It is a normal occurrence in all people to experience a slight rise in blood glucose levels before rising, but this phenomenon is more pronounced in persons who need to take insulin.  The dawn effect is also the most common cause of nighttime highs.  

Simogyi Effect  (Rebound Hyperglycemia).  The Simogyi Effect occurs after a rapid drop in blood glucose levels sometime during sleep. The body responds by releasing stored glucose (released from glycogen stores) from muscles and the liver in an attempt to elevate blood glucose levels. The body may overcompensate, releasing large amounts of glycogen which results in a "rebound" effect, causing hyperglycemia. This may happen anytime during sleep, but hypoglycemia usually occurs around 3:00 a.m.  The hypoglycemic episode is followed by an elevated blood glucose level towards morning.  Inadequate food intake for exercise or too much insulin may contribute to this response.

 

Treatment for Hyperglycemia

Know your target range for blood glucose as set for you specifically by your doctor and follow the care plan he/she set up for you when you are experiencing hyperglycemia.  When your blood glucose is above range for 2 or 3 readings in a row call your doctor for additional instructions.

When your blood glucose is high:

  • Take an insulin correction bolus as indicated by your doctor.
  • Test blood glucose frequently to make sure levels are coming down.
  • Anytime that blood glucose is over 240 mg/dL check urine for ketones.
  • Always call your doctor when ketones are in the moderate to heavy range.
  • Limit physical activity and avoid become overheated or dehydrated.
  • Drink plenty of water or other fluids that do not contain sugar.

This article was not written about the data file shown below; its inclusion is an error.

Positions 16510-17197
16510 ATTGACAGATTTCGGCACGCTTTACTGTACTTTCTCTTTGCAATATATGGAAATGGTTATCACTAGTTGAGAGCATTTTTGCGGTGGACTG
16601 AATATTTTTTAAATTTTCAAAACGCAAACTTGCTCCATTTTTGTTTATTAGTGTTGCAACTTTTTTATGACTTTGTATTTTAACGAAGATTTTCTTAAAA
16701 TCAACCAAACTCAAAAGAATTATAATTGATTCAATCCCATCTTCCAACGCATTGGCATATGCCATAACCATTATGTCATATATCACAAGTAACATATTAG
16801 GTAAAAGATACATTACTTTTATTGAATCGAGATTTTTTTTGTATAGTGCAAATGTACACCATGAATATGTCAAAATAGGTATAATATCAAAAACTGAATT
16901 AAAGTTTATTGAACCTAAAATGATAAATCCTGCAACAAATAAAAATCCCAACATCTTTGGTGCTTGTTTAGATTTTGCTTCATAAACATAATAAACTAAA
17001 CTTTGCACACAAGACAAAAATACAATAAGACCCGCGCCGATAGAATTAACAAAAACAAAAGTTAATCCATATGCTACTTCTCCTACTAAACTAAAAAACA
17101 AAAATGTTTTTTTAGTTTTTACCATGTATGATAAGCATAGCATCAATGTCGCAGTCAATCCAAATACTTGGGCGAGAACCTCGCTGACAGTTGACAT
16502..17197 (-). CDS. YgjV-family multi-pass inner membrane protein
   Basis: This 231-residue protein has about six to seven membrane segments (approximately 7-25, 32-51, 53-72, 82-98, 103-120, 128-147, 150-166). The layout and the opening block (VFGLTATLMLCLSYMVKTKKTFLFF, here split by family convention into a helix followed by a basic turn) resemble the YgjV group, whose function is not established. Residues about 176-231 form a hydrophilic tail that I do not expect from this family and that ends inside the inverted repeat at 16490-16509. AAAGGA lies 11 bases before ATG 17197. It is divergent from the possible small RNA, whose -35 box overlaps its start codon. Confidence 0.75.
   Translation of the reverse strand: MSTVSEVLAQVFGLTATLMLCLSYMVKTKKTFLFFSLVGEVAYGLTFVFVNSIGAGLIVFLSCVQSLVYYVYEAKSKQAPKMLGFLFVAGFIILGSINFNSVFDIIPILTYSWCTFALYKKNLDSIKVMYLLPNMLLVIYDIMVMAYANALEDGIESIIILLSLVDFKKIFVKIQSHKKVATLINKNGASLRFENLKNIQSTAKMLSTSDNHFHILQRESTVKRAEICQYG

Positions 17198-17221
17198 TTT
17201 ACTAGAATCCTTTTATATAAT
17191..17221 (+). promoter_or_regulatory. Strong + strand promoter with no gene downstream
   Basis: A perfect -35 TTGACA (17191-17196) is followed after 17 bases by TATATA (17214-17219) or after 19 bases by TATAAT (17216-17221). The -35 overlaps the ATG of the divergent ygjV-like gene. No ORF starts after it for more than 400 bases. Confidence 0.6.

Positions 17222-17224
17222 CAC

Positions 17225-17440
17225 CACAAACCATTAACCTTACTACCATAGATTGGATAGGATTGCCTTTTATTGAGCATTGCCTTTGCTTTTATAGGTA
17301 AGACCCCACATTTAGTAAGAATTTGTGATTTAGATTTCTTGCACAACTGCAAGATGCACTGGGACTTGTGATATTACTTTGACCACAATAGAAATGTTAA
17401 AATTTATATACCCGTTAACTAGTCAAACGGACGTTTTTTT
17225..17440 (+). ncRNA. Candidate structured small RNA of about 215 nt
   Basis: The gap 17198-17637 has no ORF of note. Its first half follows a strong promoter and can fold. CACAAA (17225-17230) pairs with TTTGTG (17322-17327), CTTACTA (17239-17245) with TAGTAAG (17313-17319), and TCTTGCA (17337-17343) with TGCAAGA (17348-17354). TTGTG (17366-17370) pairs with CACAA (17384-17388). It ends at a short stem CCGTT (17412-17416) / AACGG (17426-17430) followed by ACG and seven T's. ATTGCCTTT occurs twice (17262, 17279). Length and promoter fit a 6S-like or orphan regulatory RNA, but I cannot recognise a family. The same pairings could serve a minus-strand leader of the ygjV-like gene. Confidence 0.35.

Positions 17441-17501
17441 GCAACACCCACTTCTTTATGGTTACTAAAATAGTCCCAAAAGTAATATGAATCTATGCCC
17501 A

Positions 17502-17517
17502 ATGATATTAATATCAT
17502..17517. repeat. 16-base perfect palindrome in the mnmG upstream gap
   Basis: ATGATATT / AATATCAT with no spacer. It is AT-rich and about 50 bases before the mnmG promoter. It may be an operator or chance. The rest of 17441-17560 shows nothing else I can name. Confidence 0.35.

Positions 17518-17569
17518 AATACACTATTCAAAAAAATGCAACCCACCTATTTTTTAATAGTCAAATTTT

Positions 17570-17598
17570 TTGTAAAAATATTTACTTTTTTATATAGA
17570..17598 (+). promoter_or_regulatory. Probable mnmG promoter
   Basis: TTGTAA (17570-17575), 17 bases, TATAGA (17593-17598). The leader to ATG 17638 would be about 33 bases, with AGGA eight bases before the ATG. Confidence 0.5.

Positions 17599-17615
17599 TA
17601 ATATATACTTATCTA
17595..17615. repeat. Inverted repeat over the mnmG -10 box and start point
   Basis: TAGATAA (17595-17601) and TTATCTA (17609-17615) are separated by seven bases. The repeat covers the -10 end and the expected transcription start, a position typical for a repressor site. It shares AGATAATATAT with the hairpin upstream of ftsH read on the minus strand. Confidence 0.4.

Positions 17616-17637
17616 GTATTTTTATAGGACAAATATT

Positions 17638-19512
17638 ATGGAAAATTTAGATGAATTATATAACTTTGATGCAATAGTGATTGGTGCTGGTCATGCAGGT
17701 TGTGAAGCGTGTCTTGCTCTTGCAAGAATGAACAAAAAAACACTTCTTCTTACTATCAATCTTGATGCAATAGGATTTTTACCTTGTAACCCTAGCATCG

• High blood sugar can trigger an increase in appetite.  Avoid eating carbohydrates and fat until glucose return to a safe range. Nibble sugar-free Jello, fat-free broth, or have a small protein-only snack.

When is it safe to treat hyperglycemia according to my pre-determined diabetes care plan?  When your blood glucose is not in range and you are not spilling moderate to heavy ketones in your urine, it is generally safe to follow instructions in your diabetes care plan provided by your doctor.  The exception might be if you were also sick, dehydrated, or under some significant stress.

When is it not safe to treat hyperglycemia without calling the doctor?  When ketones are in the moderate to heavy range, it may be a sign of diabetic ketoacidosis (DKA).  Because DKA can lead to coma and death you should always contact your doctor immediately (even after office hours) whenever you are testing positive for moderate of higher ketones.  Untreated, or, improperly treated, DKA can cause life-threatening complications.  DKA should only be treated under the strict guidance of your physician or at the hospital.

When to Call Your Doctor

Diabetic coma results when hyperglycemia leads to diabetic ketoacidosis (DKA), or hypoglycemia has led to loss of consciousness.  Diabetic coma is always a medical emergency in which the person with diabetes has become comatose (unconscious) and is in danger of dying.  Diabetic coma occurs for three reasons:

  • Severe hypoglycemia
     
  • Diabetic ketoacidosis advanced enough to result in unconsciousness from a combination of severe hyperglycemia, dehydration and shock, and exhaustion.  Many newly diagnosed patients are in DKA when diagnosed.  DKA is most commonly seen in persons 19 and under, but can occur at any age.
     
  • Hyperosmolar nonketotic coma in which extreme hyperglycemia and dehydration alone are sufficient to cause unconsciousness.

 

Treating Morning Hyperglycemia